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August 15, 2012

Dom Joao VI, The damned Prince, King of Contraditions

(This is Gargamelo’s first post with Ptara.)

 

Pop art portrait of Dom Joao VI of PortugalApril 1812, Rio de Janeiro, King’s Palace. 

The Regent and his two sons – meeting with their state secretary and top ministers – have just received the news that Napoleon’s troops have definitely been expelled from Portugal.  That means that there is no longer a valid reason for the court to remain in Brazil.

However, except for the Regents wife, Queen Carlota Joaquina, the royals are in no hurry to return.  Dom Joao VI really enjoys life in Brazil where he is a completely different man than the introverted, sickly and indoor-bound individual that he was in Portugal.  The English and French and Spanish are far away, and the worries they brought with them.  The infants, heir to the throne Pedro and infant Dom Miguel, (who later would fight each other in the conservative-liberal civil war) feel more Brazilian than Portuguese:  they arrived as young boys and appreciate the vast and open new continent.

Since 1808, Rio has been the capital of the United Kingdom of Portugal, Brasil and Algarves.  That was when the entire court and some others were evacuated from Lisbon on the approach of the Napoleonic troops.  With this retreat, the king of Portugal became the only monarch who was invaded by Napoleon and did not surrender.  At the same time, Brazil became the only kingdom in the western hemisphere.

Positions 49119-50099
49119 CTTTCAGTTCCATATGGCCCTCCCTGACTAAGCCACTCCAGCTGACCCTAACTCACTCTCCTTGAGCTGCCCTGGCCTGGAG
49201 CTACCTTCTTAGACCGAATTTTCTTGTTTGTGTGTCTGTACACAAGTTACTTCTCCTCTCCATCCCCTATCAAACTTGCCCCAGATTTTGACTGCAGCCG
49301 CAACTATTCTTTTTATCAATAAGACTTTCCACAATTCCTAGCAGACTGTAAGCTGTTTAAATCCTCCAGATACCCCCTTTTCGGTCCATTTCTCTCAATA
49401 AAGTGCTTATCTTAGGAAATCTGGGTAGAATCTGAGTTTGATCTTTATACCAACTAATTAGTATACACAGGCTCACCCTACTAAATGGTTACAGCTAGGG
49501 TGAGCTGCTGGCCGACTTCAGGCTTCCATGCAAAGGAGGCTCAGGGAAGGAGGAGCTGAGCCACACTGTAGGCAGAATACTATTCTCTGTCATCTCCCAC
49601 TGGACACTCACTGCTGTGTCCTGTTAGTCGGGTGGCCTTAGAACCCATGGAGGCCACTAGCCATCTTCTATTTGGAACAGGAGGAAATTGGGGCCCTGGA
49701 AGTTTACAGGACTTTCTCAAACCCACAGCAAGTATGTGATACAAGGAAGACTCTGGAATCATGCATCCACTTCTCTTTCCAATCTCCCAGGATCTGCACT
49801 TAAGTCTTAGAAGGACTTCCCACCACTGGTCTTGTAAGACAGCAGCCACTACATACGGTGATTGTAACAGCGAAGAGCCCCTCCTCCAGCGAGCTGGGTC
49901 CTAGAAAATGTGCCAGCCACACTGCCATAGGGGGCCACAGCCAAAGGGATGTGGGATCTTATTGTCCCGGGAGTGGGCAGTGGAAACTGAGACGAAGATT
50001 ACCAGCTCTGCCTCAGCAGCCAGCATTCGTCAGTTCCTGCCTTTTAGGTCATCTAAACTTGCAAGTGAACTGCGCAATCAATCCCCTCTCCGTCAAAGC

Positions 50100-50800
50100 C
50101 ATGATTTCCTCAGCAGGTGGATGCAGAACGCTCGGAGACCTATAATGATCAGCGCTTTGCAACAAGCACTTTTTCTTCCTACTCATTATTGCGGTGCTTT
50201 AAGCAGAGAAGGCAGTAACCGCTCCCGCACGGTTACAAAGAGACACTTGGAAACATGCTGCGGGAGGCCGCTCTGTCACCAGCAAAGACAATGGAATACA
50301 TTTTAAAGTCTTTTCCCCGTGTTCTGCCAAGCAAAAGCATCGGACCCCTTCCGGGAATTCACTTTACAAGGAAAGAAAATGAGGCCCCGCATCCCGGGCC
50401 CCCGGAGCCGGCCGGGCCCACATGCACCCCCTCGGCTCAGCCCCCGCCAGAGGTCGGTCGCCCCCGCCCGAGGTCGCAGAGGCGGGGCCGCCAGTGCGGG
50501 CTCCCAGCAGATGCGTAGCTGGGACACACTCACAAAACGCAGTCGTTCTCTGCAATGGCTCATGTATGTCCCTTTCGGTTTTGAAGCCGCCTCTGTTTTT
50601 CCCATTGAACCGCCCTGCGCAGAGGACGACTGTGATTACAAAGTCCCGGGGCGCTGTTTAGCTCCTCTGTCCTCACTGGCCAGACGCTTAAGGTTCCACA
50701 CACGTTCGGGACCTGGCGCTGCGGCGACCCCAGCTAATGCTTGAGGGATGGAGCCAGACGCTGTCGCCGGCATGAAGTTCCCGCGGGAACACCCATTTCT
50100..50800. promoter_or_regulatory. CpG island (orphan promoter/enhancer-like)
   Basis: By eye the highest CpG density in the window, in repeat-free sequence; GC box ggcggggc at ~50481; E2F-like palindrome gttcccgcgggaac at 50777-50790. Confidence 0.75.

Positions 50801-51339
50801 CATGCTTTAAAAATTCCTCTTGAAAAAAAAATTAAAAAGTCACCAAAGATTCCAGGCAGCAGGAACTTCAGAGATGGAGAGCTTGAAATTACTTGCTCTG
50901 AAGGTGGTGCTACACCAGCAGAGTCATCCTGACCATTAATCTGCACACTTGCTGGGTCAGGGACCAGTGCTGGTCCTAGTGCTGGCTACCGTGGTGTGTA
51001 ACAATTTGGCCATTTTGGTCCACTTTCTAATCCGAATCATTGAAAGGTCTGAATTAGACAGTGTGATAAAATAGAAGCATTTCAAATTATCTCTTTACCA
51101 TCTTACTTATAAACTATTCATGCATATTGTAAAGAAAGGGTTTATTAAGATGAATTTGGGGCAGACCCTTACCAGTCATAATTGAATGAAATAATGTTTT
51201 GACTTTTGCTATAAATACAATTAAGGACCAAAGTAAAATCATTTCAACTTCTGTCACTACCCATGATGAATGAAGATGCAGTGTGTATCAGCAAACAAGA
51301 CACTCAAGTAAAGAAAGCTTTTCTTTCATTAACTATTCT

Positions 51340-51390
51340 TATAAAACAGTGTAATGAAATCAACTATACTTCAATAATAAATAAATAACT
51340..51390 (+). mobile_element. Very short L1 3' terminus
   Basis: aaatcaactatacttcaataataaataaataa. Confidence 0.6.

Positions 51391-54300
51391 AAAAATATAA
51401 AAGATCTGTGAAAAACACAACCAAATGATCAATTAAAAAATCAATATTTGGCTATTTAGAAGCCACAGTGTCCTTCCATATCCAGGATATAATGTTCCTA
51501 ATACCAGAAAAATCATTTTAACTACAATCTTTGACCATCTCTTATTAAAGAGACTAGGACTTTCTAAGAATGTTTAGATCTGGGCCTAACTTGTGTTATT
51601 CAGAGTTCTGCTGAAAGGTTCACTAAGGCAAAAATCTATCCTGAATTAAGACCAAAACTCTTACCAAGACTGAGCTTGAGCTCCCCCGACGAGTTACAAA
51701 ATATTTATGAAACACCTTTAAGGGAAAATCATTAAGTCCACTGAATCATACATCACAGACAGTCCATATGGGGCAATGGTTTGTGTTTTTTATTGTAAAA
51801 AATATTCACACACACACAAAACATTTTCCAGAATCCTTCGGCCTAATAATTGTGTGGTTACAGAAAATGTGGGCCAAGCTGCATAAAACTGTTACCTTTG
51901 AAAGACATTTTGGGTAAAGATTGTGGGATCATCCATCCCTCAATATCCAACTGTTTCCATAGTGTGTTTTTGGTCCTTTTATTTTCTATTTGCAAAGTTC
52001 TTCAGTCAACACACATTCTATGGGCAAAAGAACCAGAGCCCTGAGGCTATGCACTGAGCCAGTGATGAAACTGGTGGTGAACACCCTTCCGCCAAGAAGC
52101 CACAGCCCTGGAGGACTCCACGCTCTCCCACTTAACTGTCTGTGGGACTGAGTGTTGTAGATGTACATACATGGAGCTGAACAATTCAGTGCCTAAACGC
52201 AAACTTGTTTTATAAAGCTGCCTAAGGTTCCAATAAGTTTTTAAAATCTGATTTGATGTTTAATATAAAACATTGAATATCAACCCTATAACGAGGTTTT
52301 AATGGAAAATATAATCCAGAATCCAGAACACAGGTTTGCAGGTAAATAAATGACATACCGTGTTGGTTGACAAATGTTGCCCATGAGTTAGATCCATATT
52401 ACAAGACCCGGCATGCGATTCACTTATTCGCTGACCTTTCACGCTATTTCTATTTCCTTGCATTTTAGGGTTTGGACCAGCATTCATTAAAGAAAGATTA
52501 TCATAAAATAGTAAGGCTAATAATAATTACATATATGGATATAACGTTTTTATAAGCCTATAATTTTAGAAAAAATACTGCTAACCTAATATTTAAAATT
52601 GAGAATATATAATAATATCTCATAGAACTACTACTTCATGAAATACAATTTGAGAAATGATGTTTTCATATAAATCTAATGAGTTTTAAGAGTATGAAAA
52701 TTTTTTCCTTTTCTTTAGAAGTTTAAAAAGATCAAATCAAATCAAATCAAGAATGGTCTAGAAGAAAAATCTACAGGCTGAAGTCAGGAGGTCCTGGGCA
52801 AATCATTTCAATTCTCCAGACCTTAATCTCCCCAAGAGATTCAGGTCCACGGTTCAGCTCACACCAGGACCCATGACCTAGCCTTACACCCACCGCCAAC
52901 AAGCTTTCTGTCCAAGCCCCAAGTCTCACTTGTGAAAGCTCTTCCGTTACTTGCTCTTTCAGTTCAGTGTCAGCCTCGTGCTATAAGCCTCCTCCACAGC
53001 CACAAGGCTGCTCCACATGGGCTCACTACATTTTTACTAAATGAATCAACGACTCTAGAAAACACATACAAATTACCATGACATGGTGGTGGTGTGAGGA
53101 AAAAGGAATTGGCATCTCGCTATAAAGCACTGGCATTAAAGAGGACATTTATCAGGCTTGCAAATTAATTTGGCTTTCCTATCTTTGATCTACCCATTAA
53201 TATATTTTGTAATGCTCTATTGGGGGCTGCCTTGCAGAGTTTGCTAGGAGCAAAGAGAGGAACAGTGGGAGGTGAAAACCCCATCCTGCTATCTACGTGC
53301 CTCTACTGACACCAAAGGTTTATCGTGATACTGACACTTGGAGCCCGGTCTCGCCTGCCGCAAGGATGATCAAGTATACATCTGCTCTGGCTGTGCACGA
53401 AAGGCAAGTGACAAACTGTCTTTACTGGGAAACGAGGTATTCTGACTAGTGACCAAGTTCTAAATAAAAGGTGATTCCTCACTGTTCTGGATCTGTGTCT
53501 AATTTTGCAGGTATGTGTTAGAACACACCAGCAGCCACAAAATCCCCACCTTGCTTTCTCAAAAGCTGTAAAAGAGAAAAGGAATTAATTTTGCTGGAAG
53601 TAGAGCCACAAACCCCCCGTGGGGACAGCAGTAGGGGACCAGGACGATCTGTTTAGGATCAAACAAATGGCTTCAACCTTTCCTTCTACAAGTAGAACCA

Dom Joao VI and the Court first arrived in Brazil in Bahia, on 22 January 1808, and reached Rio de Janeiro on 26 February.

But who is the king, anyway? Dom Joao VI reigns, but his mother, Donna Maria I, who had been declared legally insane in 1799, is still legally monarch, and her son is merely the Regent. (interestingly enough, a similar situation exists in England, where the future George IV is the regent due to the madness of his father George III).

In fact, Dr. Willis, George’s psychiatrist, went to Portugal to treat Donna Maria I, but was as unsuccessful with the Portuguese queen as he was with the English king.

Only in March 1816, when Donna Maria I dies (still living in Brazil), will Dom Joao VI be declared the King of Portugal, Brasil e Algarves.

Dom Joao VI is a “king despite himself”, his life full of contradictions.  He did not grow up expecting to be king; but the tragic death of his older brother and his mother’s disease catapulted him to the throne in a couple of years, “unprepared” they say.   To his detractors Joao was weak, hesitant, uneducated, and he abandoned his people – giving in to both France and England. To his defenders Joao was a genius of compromises, master of diplomacy, and the father of present-day Brazil.

Physically very ugly and with fragile health, Joao was the unlikely fallback for a mad mother and a dead brother.  His family relationships were full of incidents: Joao had to step in and declare his mother incompetent, Joao’s own son declared the independence of his biggest possession, and Joao’s wife constantly conspired against him.

Carlotta Joaquina wife of Joao VI

Carlotta Joaquina loved Spain more than Portugal.  But who poisoned her husband?